The Science Fiction Top 10
Over at the Science Fiction Writing Yahoo group, folks are posting their top ten favorite SF novels. This was a toughie; how could I leave out Vance (Demon Princes), and Varley, and Zelazny, oh my? But I have to start somewhere. I reserve the right to yank my choices when Pat J. inevitably comes along and sez, "But you forgot . . ." Silverberg's To Live Again, that'll be the first to go. Here's my (current, soon to change) top 10 list. NOVELS, mind you. We'll do short stories some other day (Varley's "Bagatelle" -- number one -- read it now!) Here we go, in no particular order: 1. Frederick Pohl's Gateway. Hop in an alien ship, pre-programmed to take you to your violent death, hideous lingering disease, or fantastic treasures. It's a crap shoot every time. Sure, the computer shrink gets on my nerves to this very day, but the harsh realities of Gateway itself more than makes up for Sigmund. 2. Joe Haldeman's The Forever War. This is one of my favorite anti-war novels. Maybe it isn't as famous or as funny as Catch-22, but I like it much better. Clean writing, great story, great message. 3. Jonathan Lethem's Gun, with Occasional Music. Metcalf is a futuristic gumshoe with an evolved kangaroo after him. This is THE best marriage of Raymond Chandler with science fiction, bar none. 4. Neal Stephenson's Snow Crash. Computer nerd as Samurai hero; listen to Reason. Nuff said. 5. Peter Hoeg's Smilla's Sense of Snow. Smilla's only friend is a six-year-old boy who lives in her apartment complex. When he dies, she refuses to believe it's an accident. The ending makes it SF, but Smilla is as hardboiled as they come. Another superbly written novel. 6. Michael Swanwick's Stations of the Tide. How can a novel with lots of sex and allusions to Heart of Darkness not make my top ten list? Speaking of Heart of Darkness . . . 7. Alan Moore's Watchmen. I don't know what to say about Watchmen. If anyone out there hasn't read it, beg, borrow, or steal a copy. Better yet, buy it. 8. Philip K. Dick's The Man in the High Castle. The Axis has won World War II (wait a sec . . . is this fiction?), and America has been divided up between the Germans and the Japanese. Bob Hope is the only comedian whom the Nazis let live. This is Dick's masterpiece, in my opinion, although the Valis trilogy also has a warm place in my heart. 9. Robert Silverberg's To Live Again. The recorded knowledge and personalities of great men and women are available to the living, for a price. This is my favorite of Silverberg's body of work. I'm not sure how well it holds up over the years, but it stuck to my ribs for the last few decades -- more than I can say about a lot of books. 10. Arthur C. Clarke's Against the Fall of Night. In the far, far future of Earth, a kid goes on a journey of discovery, leaving behind everything familiar. One of the first SF paperbacks I bought with my own money loooong ago. I read it many times as a kid. I hesitate to read it as an adult, because I'm afraid the magic will go poof.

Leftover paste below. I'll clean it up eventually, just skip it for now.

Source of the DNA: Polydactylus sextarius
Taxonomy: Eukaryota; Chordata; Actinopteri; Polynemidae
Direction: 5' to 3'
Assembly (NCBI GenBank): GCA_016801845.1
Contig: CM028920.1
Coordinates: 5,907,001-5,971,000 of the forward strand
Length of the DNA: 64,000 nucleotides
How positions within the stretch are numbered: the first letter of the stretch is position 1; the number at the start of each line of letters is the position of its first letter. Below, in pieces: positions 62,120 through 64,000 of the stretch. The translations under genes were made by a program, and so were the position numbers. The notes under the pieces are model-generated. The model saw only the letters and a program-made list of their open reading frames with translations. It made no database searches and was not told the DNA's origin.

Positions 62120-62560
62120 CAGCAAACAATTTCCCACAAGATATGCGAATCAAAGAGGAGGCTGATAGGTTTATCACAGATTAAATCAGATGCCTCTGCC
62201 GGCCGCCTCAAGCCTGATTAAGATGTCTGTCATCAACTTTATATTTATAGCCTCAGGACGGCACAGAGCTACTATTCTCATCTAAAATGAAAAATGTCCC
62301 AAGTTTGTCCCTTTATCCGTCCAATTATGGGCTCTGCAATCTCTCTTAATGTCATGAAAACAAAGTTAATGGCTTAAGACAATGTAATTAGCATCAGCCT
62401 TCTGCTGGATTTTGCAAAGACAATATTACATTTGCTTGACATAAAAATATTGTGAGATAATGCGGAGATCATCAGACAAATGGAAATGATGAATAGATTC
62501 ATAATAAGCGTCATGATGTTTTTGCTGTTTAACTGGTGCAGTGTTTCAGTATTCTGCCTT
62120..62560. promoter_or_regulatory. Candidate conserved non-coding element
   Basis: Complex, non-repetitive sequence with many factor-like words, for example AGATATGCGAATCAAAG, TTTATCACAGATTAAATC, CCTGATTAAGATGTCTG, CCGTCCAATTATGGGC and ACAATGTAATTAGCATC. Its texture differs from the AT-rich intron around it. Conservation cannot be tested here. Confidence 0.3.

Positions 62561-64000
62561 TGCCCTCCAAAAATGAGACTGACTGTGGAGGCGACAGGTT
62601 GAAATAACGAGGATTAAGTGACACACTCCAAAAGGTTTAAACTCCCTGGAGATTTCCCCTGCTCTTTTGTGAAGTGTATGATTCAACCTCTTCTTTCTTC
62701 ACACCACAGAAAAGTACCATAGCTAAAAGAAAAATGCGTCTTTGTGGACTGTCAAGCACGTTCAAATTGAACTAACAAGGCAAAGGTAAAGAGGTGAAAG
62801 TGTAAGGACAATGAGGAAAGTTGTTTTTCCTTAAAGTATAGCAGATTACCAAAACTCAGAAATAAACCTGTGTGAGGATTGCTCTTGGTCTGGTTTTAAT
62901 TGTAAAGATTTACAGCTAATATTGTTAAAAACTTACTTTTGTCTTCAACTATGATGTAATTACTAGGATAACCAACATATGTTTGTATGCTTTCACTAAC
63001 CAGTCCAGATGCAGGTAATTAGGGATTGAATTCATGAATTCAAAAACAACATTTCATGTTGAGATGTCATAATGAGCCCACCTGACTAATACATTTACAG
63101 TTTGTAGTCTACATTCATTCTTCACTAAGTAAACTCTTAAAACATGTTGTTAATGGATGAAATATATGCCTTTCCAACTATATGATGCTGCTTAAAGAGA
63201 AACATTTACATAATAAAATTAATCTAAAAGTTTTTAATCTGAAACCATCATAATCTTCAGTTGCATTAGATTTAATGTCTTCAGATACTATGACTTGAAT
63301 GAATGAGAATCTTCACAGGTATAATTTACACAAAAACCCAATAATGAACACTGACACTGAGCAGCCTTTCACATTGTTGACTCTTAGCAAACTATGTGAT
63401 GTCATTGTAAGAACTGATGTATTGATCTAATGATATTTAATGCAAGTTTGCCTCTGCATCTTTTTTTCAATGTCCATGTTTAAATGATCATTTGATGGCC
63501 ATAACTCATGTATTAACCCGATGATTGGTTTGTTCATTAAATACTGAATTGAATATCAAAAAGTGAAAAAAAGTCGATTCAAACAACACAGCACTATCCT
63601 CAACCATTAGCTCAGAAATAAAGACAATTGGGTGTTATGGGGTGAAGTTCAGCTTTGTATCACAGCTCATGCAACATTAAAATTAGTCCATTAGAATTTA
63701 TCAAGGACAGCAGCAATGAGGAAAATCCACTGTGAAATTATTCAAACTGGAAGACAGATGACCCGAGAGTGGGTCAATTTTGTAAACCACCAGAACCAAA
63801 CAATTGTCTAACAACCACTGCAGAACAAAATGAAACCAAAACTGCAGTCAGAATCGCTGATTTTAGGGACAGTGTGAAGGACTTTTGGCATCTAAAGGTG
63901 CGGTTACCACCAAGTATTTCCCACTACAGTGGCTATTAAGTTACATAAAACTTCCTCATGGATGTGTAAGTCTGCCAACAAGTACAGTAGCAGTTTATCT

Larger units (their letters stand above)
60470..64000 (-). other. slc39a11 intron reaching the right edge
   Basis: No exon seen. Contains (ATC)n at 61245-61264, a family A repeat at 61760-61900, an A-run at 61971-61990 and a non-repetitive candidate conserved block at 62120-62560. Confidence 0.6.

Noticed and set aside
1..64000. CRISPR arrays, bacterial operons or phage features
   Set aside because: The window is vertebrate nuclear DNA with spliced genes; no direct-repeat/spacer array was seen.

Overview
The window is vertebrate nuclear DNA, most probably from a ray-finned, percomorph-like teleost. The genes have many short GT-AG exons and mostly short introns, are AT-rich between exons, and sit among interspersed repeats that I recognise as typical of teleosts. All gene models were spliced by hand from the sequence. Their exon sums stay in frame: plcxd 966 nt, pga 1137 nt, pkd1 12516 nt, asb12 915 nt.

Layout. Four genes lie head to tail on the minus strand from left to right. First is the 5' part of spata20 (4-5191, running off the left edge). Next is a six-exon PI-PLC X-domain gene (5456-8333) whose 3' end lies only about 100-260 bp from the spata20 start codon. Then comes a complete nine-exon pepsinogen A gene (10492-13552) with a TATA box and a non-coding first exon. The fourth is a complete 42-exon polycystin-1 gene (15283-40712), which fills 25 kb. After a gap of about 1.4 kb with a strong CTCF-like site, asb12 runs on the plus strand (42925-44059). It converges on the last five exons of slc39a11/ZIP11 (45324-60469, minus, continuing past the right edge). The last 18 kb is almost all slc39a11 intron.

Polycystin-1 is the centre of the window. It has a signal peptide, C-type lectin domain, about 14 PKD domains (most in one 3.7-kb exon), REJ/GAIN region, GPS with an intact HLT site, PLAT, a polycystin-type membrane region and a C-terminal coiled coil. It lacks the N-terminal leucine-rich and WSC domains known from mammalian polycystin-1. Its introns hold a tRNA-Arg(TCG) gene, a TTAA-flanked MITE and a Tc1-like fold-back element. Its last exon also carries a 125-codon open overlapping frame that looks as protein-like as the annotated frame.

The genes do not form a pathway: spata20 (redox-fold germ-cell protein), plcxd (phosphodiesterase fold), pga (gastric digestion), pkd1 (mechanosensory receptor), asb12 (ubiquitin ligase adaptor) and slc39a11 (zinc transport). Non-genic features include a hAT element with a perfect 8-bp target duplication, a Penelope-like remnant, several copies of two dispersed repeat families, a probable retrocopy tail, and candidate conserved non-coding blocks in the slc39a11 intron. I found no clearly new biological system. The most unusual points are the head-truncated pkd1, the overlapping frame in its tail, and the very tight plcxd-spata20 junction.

***Okay -- your turn! And if you're one of those Luuuuuurve™ junkies who has never read SF, make it your top 3 or 4 or whatever favorite SF movies. D.